The American Heart Association and Joint Commission have merged their separate cardiac accreditation programs to offer a single joint certification starting Jan. 1, 2019, the organizations announced this week.
The new certification will blend the AHA’s existing Cardiovascular Center of Excellence accreditation program with the Joint Commission’s Comprehensive Cardiac Center Certification—a name the new program will absorb—according to a release.
“This joint cardiac certification award will be granted to hospitals that achieve rigorous standards of care,” the release read. “Hospitals will be required to deliver integrated, coordinated and patient-centered cardiac care and communications, from the emergency department visit to diagnosis, treatment and follow-up, and through outpatient care.”
It’s not the first time the Joint Commission and AHA have joined forces. The two have partnered before in the Primary Stroke Center Certification, Comprehensive Stroke Center Certification, Acute Stroke Ready Certification, Thrombectomy-capable Stroke Center Certification and Advanced Certification for Heart Failure.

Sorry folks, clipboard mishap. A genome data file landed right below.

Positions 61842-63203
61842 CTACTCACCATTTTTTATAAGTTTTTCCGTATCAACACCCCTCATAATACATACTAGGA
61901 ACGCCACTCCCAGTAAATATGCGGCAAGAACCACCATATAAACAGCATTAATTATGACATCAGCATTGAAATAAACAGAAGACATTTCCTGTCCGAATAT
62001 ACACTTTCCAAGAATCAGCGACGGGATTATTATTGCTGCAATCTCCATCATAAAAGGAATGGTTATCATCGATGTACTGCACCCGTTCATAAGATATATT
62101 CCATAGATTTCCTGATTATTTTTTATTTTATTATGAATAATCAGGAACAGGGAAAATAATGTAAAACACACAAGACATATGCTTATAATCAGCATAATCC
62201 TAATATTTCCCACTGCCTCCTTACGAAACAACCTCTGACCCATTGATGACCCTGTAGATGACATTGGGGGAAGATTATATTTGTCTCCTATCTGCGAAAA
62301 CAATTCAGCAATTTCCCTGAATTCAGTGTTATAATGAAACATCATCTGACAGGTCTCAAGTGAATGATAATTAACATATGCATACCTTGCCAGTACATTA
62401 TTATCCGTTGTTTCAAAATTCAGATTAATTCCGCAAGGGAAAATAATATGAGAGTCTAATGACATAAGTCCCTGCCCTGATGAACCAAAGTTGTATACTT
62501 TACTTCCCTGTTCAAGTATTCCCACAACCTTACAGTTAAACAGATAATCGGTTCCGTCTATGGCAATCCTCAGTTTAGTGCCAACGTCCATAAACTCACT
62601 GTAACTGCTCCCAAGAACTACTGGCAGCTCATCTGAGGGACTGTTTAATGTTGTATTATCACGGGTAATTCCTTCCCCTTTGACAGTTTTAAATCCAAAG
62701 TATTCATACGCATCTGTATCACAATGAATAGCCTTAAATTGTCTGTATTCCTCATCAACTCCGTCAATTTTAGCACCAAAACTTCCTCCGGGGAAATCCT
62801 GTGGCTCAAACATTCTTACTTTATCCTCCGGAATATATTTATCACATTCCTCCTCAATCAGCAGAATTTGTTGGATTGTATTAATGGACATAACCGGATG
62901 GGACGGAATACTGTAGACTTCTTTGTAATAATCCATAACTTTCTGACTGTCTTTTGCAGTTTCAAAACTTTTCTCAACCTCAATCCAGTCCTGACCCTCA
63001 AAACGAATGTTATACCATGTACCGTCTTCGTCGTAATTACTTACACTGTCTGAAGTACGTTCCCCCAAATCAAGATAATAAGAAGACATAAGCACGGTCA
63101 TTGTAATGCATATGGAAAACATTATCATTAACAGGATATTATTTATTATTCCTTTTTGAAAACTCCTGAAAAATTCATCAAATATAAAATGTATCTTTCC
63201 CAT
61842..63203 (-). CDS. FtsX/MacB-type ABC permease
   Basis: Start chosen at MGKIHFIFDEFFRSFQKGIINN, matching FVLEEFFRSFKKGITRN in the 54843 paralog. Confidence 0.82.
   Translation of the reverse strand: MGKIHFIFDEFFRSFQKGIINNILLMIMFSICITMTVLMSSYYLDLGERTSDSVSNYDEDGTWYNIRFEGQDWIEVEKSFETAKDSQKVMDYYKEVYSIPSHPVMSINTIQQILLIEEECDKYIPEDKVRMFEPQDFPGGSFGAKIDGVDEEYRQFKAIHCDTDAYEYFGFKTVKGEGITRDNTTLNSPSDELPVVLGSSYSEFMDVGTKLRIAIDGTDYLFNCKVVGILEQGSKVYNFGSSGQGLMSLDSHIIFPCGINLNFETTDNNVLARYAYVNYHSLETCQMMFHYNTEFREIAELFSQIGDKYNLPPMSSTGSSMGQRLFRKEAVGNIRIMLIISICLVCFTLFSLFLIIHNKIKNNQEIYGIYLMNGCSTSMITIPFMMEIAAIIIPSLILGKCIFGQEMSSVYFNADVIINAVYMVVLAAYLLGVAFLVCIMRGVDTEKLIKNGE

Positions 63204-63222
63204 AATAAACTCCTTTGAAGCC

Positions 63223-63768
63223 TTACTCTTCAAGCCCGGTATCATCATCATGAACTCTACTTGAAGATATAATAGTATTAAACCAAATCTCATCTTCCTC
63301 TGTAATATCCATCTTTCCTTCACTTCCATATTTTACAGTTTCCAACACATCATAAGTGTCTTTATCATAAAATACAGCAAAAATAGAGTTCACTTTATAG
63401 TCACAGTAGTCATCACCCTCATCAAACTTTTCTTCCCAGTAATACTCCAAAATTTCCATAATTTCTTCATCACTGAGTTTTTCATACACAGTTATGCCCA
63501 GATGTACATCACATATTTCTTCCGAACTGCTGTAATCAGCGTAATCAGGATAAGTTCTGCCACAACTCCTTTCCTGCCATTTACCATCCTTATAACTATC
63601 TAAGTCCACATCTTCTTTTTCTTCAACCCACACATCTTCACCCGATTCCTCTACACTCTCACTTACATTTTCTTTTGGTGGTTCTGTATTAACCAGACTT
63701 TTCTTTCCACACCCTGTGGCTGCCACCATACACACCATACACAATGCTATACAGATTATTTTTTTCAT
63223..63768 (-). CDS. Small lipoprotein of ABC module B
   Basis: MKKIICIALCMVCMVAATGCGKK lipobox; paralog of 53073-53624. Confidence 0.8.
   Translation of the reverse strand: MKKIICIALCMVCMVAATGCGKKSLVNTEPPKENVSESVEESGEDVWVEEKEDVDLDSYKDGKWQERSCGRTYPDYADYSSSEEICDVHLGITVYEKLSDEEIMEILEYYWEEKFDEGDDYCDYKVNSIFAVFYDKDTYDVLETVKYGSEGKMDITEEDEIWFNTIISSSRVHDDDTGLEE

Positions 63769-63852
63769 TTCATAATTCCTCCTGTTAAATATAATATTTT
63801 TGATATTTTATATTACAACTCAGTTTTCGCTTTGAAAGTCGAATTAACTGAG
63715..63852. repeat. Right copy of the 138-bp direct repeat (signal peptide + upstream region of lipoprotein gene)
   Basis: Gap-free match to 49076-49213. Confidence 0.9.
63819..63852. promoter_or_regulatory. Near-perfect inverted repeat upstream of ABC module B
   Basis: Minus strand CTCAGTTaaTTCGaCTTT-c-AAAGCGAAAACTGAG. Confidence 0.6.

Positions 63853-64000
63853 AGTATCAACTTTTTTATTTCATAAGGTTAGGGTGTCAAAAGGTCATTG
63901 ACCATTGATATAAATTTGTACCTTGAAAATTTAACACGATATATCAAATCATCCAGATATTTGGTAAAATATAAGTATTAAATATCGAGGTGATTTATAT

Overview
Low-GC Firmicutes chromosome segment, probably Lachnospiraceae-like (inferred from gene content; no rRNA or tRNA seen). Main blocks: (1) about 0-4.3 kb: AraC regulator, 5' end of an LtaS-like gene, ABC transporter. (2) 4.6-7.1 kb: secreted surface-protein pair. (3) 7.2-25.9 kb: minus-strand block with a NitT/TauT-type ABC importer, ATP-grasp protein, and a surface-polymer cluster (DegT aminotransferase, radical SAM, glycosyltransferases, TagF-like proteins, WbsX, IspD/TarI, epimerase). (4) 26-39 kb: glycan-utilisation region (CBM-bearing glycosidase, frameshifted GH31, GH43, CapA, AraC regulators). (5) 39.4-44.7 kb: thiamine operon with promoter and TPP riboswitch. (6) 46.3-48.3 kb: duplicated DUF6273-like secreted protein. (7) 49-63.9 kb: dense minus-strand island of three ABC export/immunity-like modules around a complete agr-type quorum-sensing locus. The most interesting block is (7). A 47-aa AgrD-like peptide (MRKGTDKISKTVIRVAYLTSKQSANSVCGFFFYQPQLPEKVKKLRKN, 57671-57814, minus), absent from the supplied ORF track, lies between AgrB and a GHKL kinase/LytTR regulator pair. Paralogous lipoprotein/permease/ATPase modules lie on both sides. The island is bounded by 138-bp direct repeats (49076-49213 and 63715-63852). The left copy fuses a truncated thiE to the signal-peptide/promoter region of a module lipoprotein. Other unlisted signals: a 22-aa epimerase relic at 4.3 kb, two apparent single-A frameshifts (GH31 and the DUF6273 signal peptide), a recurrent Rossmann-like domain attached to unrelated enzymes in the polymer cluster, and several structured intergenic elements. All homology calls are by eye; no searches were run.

“American Heart Association and Joint Commission certification ensures that a hospital’s treatment practices and procedures meet the highest standards of cardiovascular care based on proven treatment guidelines,” Gregg C. Fonarow, MD, of the David Geffen School of Medicine at UCLA, said in the release. Fonarow is a longtime volunteer for the AHA. “Patients’ confidence and trust in their healthcare facilities increase when they know it has received approval from these two leading organizations.”
Hospitals that are currently certified under Joint Commission or AHA programs will automatically transition to the new Comprehensive Cardiac Center Certification, according to the AHA, but those organizations will need to be reevaluated at the end of their current certification cycle. Practices that aren’t certified will be able to apply under the new program starting next year.